In ancient Greek religion and mythology, Euphrosyne (/jˈfrɒzɪn/; Ancient Greek: Εὐφροσύνη), was a deity, one of the Charites, known in ancient Rome as the Gratiae (Graces). She was sometimes called Euthymia (Εὐθυμία) or Eutychia (Εὐτυχία).[2]

Goddess of good cheer, joy and mirth
Member of The Charites
Euphrosyne statue - Achilleion.jpg
A statue of Euphrosyne in Achilleion palace, Corfu.
Major cult centreBoeotia
AbodeMount Olympus
Personal information
ParentsZeus and Eurynome
Nyx and Erebus[1]
by Zeus and Eurynome


According to Hesiod, Euphrosyne and her sisters Thalia and Aglaea were daughters of Zeus and the Oceanid Eurynome.[3] Alternative parentage may be Zeus and Eurydome, Eurymedousa, or Euanthe;[4] Dionysus and Kronois;[5] or Helios and the Naiad Aegle.[6]

In some accounts, Euphrosyne was a daughter of the primordial gods, Erebus (Darkness) and Nyx (Night).[7]

"From Nox/ Nyx (Night) and Erebus [were born]: Fatum/ Moros (Fate), Senectus/ Geras (Old Age), Mors/ Thanatos (Death), Letum (Dissolution), Continentia (Moderation), Somnus/ Hypnos (Sleep), Somnia/ Oneiroi (Dreams), Amor (Love)--that is Lysimeles, Epiphron (Prudence), Porphyrion, Epaphus, Discordia/ Eris (Discord), Miseria/ Oizys (Misery), Petulantia/ Hybris (Wantonness), Nemesis (Envy), Euphrosyne (Good Cheer), Amicitia/ Philotes (Friendship), Misericordia/ Eleos (Compassion), Styx (Hatred); the three Parcae/ Moirai (Fates), namely Clotho, Lachesis and Atropos; the Hesperides."[8]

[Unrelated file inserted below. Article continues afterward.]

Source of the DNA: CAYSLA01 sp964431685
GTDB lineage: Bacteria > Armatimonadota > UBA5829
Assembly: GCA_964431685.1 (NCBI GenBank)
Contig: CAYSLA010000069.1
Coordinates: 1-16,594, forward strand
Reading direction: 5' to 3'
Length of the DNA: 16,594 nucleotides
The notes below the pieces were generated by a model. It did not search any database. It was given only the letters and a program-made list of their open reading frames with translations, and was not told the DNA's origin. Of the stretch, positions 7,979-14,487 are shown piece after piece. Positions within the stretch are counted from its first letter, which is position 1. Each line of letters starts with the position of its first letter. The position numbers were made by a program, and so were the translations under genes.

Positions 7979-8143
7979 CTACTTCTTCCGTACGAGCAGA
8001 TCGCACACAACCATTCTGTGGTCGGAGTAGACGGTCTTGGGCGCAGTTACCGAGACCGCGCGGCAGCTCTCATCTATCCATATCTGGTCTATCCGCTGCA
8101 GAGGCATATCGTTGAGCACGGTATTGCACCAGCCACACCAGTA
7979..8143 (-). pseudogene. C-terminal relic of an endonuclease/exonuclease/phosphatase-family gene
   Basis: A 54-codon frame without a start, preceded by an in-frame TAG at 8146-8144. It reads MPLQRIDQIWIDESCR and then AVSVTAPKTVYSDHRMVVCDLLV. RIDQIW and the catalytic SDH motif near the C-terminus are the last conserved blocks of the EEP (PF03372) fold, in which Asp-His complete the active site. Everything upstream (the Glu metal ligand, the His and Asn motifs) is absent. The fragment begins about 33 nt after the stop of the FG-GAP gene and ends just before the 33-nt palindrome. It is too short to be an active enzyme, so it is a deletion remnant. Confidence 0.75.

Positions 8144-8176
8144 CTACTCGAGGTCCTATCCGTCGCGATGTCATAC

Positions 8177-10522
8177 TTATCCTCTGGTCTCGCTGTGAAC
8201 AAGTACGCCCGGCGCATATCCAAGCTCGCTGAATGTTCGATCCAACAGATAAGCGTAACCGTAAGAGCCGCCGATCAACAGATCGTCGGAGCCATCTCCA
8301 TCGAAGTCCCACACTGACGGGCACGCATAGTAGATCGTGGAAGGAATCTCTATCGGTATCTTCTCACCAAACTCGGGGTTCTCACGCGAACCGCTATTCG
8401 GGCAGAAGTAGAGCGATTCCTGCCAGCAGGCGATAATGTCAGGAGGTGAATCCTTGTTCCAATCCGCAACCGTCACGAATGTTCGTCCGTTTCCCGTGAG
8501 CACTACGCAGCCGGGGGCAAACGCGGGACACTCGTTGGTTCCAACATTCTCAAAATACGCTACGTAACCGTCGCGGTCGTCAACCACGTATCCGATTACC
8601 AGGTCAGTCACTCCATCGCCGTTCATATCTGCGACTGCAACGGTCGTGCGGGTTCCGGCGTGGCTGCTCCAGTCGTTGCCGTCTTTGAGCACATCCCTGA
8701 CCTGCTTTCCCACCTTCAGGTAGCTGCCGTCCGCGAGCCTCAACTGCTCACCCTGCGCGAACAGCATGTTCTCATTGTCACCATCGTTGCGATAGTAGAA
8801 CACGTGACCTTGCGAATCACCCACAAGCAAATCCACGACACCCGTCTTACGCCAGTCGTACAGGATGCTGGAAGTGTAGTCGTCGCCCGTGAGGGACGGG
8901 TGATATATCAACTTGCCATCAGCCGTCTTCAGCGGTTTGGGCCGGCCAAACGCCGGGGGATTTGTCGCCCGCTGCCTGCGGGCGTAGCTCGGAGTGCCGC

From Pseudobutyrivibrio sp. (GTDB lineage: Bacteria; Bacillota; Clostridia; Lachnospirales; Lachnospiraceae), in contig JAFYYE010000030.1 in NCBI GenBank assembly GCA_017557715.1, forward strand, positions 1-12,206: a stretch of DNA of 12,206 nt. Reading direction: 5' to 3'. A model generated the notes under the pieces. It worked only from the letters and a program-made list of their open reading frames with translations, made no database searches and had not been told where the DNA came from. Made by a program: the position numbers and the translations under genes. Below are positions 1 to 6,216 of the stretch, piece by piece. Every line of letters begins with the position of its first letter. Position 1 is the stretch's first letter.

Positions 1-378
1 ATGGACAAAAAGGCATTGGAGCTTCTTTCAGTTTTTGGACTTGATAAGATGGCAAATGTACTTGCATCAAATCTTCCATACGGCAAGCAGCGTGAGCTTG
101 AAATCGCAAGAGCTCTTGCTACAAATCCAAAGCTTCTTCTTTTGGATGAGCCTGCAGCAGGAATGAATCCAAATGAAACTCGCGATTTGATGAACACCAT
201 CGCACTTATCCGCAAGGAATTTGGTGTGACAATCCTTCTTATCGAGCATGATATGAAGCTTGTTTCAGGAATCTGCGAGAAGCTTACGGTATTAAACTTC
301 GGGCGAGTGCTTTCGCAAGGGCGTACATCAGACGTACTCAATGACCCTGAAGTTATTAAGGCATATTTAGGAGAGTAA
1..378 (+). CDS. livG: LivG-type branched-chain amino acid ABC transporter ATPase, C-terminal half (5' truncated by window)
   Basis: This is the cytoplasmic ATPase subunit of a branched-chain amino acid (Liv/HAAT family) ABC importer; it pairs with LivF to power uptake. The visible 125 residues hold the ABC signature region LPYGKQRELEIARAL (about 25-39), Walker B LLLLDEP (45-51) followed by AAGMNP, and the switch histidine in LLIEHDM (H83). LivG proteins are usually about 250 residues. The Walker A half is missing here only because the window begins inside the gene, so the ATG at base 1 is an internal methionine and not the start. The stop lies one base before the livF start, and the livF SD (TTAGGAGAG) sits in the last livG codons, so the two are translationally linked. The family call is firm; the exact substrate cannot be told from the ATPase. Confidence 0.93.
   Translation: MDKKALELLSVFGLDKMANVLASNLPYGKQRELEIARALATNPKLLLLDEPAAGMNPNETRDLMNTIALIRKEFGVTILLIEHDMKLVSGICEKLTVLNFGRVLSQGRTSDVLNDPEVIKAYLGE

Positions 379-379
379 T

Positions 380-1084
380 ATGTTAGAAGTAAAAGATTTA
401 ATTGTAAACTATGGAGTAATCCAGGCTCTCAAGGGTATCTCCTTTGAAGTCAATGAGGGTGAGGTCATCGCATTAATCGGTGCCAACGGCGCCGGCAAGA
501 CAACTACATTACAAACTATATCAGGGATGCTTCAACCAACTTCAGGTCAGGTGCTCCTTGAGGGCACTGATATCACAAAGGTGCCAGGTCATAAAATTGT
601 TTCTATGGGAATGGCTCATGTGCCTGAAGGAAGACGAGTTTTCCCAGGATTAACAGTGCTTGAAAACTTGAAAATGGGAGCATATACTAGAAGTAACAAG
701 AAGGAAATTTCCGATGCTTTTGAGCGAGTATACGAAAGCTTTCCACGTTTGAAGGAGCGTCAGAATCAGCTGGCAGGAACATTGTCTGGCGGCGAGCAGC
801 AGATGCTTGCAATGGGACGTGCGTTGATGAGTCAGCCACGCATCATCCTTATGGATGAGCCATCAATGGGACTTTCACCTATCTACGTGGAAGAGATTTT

Euphrosyne is a goddess of good cheer, joy and mirth.[9] Her name is the female version of the word euphrosynos, "merriment". Pindar wrote that these goddesses were created to fill the world with pleasant moments and good will.[10] The Charites attended the goddess of beauty Aphrodite.[11]

In art, Euphrosyne is usually depicted with her sisters dancing.[9]

Euphrosyne (left) depicted with her sisters on The Three Graces sculpture at the Hermitage, Saint Petersburg, Russia


Euphrosyne and her sisters' main cult was located in Athens, Sparta, or Boetia.[9][12]


In art and literatureEdit

Mrs Mary Hale as Euphrosyne, painted by Joshua Reynolds

In scienceEdit


  1. ^ Hyginus, Fabulae Preface
  2. ^ Pindar, fr. 155
  3. ^ Hesiod, Theogony 907
  4. ^ Cornutus, Compendium of Greek Theology 15
  5. ^ Nonnus, Dionysiaca 15.87 & 48.530
  6. ^ Pausanias, 9.35.5
  7. ^ Hyginus, Fabulae Preface
  8. ^ Hyginus, Fabulae Preface
  9. ^ a b c Larson, Jennifer (2007). Ancient Greek Cults. New York, NY: Routledge. pp. 162–163. ISBN 978-0415491020.
  10. ^ Pindar, Olympian Ode 14.1-20
  11. ^ Homeric Hymn 5 to Aphrodite 58
  12. ^ "". Retrieved 2016-08-31.
  13. ^ The Three Graces. Victoria & Albert Museum, 2013. Retrieved 2 May 2013.
  14. ^ "Milton, L'Allegro and Il Penseroso"